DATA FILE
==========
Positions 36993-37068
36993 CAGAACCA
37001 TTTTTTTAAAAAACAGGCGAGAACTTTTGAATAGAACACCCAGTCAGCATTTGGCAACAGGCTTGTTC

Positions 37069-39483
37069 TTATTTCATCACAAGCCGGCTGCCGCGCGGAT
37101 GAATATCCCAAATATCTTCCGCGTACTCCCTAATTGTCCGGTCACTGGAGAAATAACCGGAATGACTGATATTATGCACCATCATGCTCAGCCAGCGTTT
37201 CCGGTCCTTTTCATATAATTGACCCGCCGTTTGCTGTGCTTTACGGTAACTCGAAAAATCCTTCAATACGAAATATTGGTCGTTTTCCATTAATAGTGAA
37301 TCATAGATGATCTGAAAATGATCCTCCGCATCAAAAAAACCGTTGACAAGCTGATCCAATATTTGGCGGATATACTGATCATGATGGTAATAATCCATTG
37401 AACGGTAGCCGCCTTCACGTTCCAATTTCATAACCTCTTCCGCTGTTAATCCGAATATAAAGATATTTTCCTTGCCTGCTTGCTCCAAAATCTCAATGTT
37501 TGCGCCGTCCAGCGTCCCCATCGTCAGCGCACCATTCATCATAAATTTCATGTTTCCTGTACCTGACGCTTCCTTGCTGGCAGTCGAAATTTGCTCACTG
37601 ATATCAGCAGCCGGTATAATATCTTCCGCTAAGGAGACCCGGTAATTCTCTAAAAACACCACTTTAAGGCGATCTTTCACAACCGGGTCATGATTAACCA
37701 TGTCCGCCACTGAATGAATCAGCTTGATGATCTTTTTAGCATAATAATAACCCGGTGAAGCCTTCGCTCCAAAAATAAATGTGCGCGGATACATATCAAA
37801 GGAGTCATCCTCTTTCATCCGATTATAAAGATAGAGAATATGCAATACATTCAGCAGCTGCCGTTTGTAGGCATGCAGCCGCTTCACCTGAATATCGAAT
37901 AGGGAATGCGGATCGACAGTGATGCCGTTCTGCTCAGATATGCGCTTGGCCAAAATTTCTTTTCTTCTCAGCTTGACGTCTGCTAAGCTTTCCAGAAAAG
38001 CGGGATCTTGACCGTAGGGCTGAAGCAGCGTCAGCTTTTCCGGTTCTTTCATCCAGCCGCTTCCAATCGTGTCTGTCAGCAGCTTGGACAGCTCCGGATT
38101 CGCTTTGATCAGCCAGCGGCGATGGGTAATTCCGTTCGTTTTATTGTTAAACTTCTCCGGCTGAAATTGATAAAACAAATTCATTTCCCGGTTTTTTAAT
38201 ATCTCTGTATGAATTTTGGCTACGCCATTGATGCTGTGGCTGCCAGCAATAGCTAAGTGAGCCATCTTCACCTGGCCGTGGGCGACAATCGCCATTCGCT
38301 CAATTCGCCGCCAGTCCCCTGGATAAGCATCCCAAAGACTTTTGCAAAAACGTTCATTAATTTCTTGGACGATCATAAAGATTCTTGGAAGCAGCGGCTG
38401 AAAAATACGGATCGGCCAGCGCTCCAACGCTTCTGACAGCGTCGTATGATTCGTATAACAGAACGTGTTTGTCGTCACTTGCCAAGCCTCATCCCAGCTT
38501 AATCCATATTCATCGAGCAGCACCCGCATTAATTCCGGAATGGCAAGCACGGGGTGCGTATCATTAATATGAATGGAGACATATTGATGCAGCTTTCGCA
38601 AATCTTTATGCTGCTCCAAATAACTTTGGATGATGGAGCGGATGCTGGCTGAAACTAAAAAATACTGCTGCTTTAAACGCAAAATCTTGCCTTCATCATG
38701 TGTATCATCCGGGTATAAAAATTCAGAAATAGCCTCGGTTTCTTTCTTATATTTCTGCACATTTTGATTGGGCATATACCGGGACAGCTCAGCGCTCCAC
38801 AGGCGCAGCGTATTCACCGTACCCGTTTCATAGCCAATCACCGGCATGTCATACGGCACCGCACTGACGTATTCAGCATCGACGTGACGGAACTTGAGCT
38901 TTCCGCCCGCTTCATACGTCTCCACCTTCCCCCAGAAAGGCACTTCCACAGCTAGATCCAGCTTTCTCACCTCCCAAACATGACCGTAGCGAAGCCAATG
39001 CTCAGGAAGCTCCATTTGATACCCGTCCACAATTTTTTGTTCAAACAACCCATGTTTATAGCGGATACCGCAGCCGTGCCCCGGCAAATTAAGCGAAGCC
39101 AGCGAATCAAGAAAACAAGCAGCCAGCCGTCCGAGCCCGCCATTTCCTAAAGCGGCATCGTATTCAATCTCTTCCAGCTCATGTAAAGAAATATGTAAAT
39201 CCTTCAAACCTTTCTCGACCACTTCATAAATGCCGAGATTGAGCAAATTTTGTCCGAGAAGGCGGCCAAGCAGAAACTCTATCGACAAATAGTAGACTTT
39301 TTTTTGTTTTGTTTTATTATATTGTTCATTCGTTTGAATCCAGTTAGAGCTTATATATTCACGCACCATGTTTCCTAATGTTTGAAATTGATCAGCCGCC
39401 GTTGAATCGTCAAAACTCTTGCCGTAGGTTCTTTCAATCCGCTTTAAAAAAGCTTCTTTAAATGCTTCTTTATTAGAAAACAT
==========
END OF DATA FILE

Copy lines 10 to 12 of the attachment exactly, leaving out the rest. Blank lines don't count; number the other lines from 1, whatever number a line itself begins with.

37501 TGCGCCGTCCAGCGTCCCCATCGTCAGCGCACCATTCATCATAAATTTCATGTTTCCTGTACCTGACGCTTCCTTGCTGGCAGTCGAAATTTGCTCACTG
37601 ATATCAGCAGCCGGTATAATATCTTCCGCTAAGGAGACCCGGTAATTCTCTAAAAACACCACTTTAAGGCGATCTTTCACAACCGGGTCATGATTAACCA
37701 TGTCCGCCACTGAATGAATCAGCTTGATGATCTTTTTAGCATAATAATAACCCGGTGAAGCCTTCGCTCCAAAAATAAATGTGCGCGGATACATATCAAA